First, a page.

Rabbi Blau on Why the SOL Should Be Extended -From the Archives

First posted on 3/8/13

Text of Statement to Hearings of the New York State Assembly, Committee on Sexual Abuse, March 8, 2013 by Rabbi Yosef Blau, mashgiach ruchani (spiritual adviser) at the Rabbi Isaac Elchanan Theological Seminary (RIETS) of Yeshiva University. The Committee hearing were devoted to the Child Sex Abuse Act (CSA) to extend the Statute of Limitations for filing criminal and civil cases beyond the current limit of age 23. The CSA is also know as the Markey Bill after its sponsor, Assemblywoman Margaret Markey. 

Thank you for giving me this opportunity to speak on behalf of survivors of abuse who suffer from the present statute of limitation; this statute prevents them from starting criminal and civil proceedings against their abuser and those who covered up and protected him.

My name is Rabbi Yosef Blau. For more than two decades I have been supporting and advocating for survivors of abuse, particularly within the Orthodox Jewish community.  During these years my understanding of the trauma and its ongoing consequences has grown from conversations with the survivors and reading the literature.  Most of the people who have contacted me are adults who are first confronting abuse that occurred during their childhood.

Twenty three and a half years ago I was part of a rabbinical court that dealt with an accusation of slander.  A young man accused a rabbi [Boruch Lanner], who worked as an educator and youth leader, of sexually abusing teenagers; that rabbi sued the young man.  Naively we restricted testimony to events that had taken place during the last ten years.  Few victims came forward and they found it difficult to testify.  Soon after, I received a number of letters from survivors clearly describing acts of abuse done to them by this rabbi fifteen and twenty years earlier.  Only as adults, having had extensive therapy and in many cases a supportive spouse, were they able to openly confront their abuser.  When they were adolescents he seemed all-powerful. Continue reading

“Protecting Our Children from Sexual Abuse” Panel: Sunday Sept. 14 in Teaneck

  • Rabbi Yosef Blau

    Rabbi Yosef Blau

    Topic: Protecting Our Children From Sexual Abuse

  • Where: Congregation Rinat Yisrael , 389 West Englewood Avenue, Teaneck, NJ
  • When: Sunday, September 14, 2014, 8:00 p.m.
  • Co-Sponsors: Congregation Keter Torah, Congregation Netivot Shalom and Lubavitch of Bergen County
  • Cost: Free and open to entire community

Continue reading

Rabbi Blau on Why the SOL Should Be Extended

Text of Statement to Hearings of the New York State Assembly, Committee on Sexual Abuse, March 8, 2013 by Rabbi Yosef Blau, mashgiach ruchani (spiritual adviser) at the Rabbi Isaac Elchanan Theological Seminary (RIETS) of Yeshiva University. The Committee hearing were devoted to the Child Sex Abuse Act (CSA) to extend the Statute of Limitations for filing criminal and civil cases beyond the current limit of age 23. The CSA is also know as the Markey Bill after its sponsor, Assemblywoman Margaret Markey.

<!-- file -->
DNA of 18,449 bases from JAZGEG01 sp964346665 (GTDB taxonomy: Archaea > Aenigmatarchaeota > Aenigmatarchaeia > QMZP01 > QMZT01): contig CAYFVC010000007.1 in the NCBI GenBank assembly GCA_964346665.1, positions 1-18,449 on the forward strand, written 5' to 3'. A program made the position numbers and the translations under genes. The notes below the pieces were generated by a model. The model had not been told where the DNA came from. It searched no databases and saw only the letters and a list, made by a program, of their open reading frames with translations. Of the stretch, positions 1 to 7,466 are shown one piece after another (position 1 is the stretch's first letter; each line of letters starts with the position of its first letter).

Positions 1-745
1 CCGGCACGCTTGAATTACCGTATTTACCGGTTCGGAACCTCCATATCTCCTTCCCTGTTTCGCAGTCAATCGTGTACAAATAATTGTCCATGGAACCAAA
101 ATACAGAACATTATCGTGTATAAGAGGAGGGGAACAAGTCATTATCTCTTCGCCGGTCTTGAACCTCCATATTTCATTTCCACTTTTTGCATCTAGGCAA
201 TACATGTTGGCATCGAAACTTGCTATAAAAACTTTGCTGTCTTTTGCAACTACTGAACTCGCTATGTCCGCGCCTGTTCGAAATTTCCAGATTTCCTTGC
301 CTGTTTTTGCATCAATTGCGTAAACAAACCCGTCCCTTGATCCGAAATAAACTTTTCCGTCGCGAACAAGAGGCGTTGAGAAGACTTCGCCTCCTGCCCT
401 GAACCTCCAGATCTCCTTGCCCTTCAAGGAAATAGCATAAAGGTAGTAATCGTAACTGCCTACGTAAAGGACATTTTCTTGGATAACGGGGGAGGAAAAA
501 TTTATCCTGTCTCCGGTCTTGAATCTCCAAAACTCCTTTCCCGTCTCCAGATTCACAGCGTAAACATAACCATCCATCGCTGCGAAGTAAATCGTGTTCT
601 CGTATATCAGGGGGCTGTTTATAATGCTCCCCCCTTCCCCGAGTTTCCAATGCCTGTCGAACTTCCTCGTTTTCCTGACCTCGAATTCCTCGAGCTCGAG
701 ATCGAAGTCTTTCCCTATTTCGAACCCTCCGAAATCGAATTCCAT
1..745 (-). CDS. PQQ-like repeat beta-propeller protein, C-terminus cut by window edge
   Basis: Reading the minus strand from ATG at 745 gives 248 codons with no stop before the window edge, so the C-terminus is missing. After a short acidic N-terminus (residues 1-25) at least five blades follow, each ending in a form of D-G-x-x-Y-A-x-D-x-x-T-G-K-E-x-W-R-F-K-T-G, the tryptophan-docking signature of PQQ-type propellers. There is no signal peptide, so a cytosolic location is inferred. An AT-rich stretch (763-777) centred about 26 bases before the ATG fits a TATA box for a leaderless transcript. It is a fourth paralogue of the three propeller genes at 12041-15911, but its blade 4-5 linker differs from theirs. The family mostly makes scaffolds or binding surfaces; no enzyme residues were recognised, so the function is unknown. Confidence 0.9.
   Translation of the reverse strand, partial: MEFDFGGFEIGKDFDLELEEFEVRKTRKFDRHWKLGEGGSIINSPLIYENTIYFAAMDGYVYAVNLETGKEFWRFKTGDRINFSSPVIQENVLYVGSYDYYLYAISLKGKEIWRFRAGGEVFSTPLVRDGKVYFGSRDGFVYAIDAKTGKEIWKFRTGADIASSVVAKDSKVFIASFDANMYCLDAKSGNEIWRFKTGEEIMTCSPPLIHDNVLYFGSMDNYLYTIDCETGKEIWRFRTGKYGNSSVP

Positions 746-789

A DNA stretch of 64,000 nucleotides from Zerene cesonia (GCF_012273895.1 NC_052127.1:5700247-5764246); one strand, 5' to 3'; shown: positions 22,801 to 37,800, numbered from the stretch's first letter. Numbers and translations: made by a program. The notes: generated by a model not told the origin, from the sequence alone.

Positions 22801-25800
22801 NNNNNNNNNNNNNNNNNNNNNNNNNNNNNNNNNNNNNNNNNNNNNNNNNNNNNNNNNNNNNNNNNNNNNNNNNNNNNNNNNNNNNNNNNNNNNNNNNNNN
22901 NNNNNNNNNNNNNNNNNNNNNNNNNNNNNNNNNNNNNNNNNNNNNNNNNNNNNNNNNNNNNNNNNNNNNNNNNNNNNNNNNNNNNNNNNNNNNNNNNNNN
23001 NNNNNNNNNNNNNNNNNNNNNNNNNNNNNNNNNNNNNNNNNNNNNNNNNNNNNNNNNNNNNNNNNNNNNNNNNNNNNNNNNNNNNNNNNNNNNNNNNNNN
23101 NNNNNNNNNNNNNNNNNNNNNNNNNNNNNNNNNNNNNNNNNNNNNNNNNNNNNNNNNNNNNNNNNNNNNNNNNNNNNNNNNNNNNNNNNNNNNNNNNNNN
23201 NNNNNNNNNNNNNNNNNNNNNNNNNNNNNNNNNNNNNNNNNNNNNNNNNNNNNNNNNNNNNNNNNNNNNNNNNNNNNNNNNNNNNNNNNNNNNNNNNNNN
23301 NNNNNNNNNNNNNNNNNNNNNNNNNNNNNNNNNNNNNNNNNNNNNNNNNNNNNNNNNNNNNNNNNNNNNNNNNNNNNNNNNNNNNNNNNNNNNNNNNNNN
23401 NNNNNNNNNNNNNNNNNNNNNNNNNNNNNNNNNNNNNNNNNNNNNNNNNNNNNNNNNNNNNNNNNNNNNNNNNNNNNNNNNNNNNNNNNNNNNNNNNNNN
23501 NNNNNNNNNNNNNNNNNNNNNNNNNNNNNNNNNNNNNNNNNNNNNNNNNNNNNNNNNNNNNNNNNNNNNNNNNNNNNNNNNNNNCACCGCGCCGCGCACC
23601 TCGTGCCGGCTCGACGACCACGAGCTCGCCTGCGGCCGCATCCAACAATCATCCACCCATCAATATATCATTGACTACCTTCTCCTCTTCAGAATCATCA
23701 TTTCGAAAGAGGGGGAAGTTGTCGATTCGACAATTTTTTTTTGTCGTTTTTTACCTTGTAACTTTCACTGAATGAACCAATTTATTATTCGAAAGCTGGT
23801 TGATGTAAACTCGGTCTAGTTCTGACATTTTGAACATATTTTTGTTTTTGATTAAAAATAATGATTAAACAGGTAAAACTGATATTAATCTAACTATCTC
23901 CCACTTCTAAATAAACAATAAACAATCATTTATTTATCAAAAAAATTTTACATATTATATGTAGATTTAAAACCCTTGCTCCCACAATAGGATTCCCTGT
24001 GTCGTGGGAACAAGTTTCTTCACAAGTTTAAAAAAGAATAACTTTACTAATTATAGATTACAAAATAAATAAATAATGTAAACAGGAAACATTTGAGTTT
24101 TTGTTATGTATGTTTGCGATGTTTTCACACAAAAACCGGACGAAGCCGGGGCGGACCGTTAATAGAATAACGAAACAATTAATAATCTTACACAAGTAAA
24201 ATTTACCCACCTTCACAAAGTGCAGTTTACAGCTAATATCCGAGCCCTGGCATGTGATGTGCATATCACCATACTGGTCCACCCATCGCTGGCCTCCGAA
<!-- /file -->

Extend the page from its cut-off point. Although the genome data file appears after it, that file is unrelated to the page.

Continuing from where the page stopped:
Thank you for giving me this opportunity to speak on behalf of survivors of abuse who suffer from the present statute of limitation; this statute prevents them from starting criminal and civil proceedings against their abuser and those who covered up and protected him.

My name is Rabbi Yosef Blau. For more than two decades I have been supporting and advocating for survivors of abuse, particularly within the Orthodox Jewish community.  During these years my understanding of the trauma and its ongoing consequences has grown from conversations with the survivors and reading the literature.  Most of the people who have contacted me are adults who are first confronting abuse that occurred during their childhood.

Twenty three and a half years ago I was part of a rabbinical court that dealt with an accusation of slander.  A young man accused a rabbi, who worked as an educator and youth leader, of sexually abusing teenagers; that rabbi sued the young man.  Naively we restricted testimony to events that had taken place during the last ten years.  Few victims came forward and they found it difficult to testify.  Soon after, I received a number of letters from survivors clearly describing acts of abuse done to them by this rabbi fifteen and twenty years earlier.  Only as adults, having had extensive therapy and in many cases a supportive spouse, were they able to openly confront their abuser.  When they were adolescents he seemed all-powerful. Continue reading

The Conversation about Gays at YU

The event, Being Gay In The Orthodox World: A Conversation with Members of the YU Community on December 22 has stirred a hornets nest with right wingers (including some at YU) claiming the event promotes a homosexual lifestyle and left wingers defending the event as a step forward for tolerance. The reality is that the event’s organizers tried to minimize the controversy by saying they recognized and were not challenging the halachah which bars homosexual activity. In fact the event itself completely sidestepped debate about halachah or discussion of any behavior. It was focused on the fact that there are individuals in the frum world with such sexual orientations. But of course admitting that reality begs the question, then what do we do? The usual frum response is to say, we don’t talk about those things. We can see where that has gotten us on sex abuse.

Anyways, I thought my readers would appreciate having the facts about the debate so they could decide what to make of it themselves. I would suggest going to JewSchool’s excellent post on the event which includes links to transcripts (sort of) of the event and the text of criticisms of the event.